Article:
PARIS (Reuters) - North Korea's recent nuclear test shows a ratification of an international ban on nuclear bomb tests is more urgent than ever, the head of the Vienna-based organization tasked with enforcing the ban said on Monday.
Negotiated in the 1990s, the Comprehensive Nuclear Test Ban Treaty (CTBT) enjoys wide global support but must be ratified by eight more nuclear technology states - among them Israel, Iran, Egypt and the United States - to come into force.
"We must act urgently," Lassina Zerbo, executive secretary of the Comprehensive Nuclear Test Ban Treaty Organization (CTBTO) told reporters in Paris after meeting with French Foreign Minister Laurent Fabius.
Tension rose in East Asia last month after North Korea's fourth nuclear test, this time of what it said was a hydrogen bomb.
"The only way to stop that is for the CTBT to come into force," said the head of the organization, which is independent but linked to the United Nations.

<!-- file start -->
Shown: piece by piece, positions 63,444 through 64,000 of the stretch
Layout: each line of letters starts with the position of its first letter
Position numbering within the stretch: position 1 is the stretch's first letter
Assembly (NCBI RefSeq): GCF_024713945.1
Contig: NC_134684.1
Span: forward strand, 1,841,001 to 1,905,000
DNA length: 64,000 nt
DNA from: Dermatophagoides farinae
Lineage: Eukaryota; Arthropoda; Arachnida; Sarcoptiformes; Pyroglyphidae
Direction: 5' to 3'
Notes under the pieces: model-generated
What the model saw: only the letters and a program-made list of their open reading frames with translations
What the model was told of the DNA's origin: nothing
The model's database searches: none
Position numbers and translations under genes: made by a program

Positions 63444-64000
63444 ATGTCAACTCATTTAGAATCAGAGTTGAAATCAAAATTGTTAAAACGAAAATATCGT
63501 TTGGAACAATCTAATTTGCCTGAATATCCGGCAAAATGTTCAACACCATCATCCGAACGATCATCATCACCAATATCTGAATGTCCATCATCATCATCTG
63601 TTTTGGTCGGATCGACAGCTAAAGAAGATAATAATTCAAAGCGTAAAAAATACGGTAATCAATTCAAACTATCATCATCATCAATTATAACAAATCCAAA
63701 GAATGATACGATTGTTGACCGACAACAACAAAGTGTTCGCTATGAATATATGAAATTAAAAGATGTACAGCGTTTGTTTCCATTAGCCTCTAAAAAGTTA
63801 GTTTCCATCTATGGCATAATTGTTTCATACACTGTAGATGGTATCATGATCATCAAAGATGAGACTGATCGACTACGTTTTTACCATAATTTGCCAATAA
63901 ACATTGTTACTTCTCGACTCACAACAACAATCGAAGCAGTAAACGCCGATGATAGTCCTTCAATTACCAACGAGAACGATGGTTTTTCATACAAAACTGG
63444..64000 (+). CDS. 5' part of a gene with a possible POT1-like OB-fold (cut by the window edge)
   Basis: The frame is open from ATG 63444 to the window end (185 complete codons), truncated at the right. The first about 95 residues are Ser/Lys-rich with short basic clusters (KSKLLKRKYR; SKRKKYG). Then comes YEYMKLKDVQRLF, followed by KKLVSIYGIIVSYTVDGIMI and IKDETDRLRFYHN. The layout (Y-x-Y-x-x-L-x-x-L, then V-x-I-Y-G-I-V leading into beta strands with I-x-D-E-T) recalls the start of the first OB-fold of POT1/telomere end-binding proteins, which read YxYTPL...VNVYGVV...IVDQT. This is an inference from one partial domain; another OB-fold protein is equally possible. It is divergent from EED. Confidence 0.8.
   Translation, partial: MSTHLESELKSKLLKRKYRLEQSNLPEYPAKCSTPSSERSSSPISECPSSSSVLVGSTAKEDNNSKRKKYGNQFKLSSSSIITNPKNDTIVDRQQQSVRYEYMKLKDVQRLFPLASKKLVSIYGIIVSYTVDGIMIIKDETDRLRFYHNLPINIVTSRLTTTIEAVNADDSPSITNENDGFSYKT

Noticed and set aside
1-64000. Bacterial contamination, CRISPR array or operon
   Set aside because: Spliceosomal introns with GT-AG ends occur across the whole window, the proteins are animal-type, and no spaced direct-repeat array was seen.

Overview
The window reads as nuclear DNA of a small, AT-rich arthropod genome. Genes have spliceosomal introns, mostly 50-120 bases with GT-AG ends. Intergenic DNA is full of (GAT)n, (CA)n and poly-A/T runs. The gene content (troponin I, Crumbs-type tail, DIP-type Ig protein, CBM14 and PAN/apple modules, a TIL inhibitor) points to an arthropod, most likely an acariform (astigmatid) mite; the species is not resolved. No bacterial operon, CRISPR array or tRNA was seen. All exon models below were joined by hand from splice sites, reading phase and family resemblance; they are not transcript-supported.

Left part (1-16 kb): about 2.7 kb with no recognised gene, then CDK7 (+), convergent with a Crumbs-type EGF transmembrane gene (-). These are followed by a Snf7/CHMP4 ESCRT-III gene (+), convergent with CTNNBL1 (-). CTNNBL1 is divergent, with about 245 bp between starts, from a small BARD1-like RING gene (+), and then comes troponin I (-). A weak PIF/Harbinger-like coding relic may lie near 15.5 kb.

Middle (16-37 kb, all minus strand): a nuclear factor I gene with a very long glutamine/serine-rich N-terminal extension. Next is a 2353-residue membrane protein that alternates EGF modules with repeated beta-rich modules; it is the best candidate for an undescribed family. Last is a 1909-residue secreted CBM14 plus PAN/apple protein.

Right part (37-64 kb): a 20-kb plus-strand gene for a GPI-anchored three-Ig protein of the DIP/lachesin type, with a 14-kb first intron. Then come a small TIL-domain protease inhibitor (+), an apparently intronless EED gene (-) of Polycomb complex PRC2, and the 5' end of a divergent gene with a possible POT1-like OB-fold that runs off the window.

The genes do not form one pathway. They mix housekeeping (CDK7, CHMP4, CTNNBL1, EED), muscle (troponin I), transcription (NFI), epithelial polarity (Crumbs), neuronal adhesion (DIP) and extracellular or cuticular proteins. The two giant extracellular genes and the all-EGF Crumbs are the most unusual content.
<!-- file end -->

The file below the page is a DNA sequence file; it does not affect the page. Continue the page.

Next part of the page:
Zerbo said the nuclear deal agreed between Iran and six other nations last year could help speed up the process, which "has been dragging on for 20 years", and that he hoped to organize a meeting at the ministerial level in Vienna in June.
The CTBTO hopes the eight nations that have not ratified the treaty could agree to a roadmap in June, that would include a moratorium in the Middle East, a discussion with North Korea to "bring it toward a moratorium" and a trust agreement between China and the United States.
Zerbo said a U.S. ratification was a priority for President Barack Obama but that "his hands are tied because he doesn't have a majority in the Senate."
Reporting by Marine Pennetier; Writing by Michel Rose; Editing by Tom Heneghan